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Pediatrics. 1987 Apr;79(4):489-500.

Tocopherol efficacy and safety for preventing retinopathy of prematurity: a randomized, controlled, double-masked trial.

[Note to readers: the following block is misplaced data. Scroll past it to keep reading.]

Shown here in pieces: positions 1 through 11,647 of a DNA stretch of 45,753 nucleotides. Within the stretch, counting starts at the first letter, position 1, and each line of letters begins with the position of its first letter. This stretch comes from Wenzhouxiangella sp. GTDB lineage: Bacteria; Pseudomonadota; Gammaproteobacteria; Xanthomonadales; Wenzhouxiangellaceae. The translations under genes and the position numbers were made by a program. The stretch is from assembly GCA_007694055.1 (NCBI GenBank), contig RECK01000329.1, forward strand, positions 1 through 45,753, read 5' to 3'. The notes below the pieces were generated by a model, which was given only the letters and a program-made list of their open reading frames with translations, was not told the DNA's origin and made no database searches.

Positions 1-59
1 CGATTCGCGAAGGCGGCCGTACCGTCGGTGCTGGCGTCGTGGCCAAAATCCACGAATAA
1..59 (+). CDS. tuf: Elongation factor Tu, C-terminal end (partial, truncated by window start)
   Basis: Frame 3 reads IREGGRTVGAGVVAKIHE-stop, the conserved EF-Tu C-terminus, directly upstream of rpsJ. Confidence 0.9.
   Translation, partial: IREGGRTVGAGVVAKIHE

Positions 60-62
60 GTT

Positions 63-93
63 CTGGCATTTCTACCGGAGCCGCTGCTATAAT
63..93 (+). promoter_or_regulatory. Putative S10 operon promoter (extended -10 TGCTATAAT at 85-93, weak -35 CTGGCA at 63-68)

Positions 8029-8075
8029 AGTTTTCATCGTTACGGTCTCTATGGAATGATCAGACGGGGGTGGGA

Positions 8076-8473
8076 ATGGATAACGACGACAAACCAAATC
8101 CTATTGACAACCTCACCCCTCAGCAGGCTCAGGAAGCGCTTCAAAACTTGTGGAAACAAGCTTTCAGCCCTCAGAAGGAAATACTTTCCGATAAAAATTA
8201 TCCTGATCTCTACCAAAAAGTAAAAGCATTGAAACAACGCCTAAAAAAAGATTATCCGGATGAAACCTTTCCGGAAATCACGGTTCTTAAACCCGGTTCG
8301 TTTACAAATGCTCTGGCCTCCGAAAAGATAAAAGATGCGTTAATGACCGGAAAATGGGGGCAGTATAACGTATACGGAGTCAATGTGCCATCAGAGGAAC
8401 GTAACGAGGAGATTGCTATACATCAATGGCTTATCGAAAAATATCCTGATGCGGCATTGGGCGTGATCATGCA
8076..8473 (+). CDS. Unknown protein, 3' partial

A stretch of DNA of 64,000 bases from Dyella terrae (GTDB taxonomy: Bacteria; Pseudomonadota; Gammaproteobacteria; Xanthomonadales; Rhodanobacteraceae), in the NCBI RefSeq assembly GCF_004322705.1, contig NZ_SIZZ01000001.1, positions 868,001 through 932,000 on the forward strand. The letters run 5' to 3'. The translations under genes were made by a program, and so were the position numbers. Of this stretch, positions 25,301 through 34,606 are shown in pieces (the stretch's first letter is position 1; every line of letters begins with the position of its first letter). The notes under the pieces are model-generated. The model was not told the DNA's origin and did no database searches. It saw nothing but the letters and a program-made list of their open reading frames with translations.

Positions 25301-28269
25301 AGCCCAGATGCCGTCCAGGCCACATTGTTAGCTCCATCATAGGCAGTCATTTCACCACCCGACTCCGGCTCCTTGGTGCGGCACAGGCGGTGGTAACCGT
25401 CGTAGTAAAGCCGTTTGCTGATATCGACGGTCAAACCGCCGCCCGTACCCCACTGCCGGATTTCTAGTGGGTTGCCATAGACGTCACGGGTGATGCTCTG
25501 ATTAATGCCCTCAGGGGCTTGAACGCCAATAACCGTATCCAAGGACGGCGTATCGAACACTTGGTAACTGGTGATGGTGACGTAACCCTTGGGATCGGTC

To test the efficacy and safety of vitamin E in preventing retinopathy of prematurity, 287 infants with birth weights of less than 1.5 kg or gestational ages of less than 33 weeks were enrolled within 24 hours of birth in a randomized, double-masked trial of IV, followed by oral, placebo v tocopherol (adjusted to plasma levels of 3 to 3.5 mg/dL). In the 196 infants completing ophthalmic follow-up, tocopherol did not prevent retinopathy of prematurity of any stage (28% placebo treated v 26% tocopherol treated) or moderately severe retinopathy of prematurity (8% placebo treated v 11% tocopherol treated). Cicatricial sequelae were not significantly different (1/97 placebo treated v 3/99 tocopherol treated), with one placebo-treated infant and one tocopherol-treated infant having retinal detachments. Among all 232 infants examined, those treated with tocopherol had more retinal hemorrhage than placebo-treated infants (8/121 placebo treated v 16/111 tocopherol treated), and retinal hemorrhage correlated positively (P less than .01) with plasma levels of tocopherol after the first 2 weeks of age. Prospective monitoring of morbidity including late-onset sepsis, necrotizing enterocolitis, etc revealed no differences between groups except that grades 3 and 4 intraventricular hemorrhage occurred more frequently in infants weighing less than 1 kg at birth who had received tocopherol (14/42, 33%) v those who had received placebo (4/43, 9%) (P less than .02). Our data do not support the use of tocopherol for prophylaxis against retinopathy of prematurity in premature infants and suggest that IV tocopherol treatment starting on day 1 may increase the incidence of hemorrhagic complications of prematurity, particularly in infants with birth weights of less than 1 kg.

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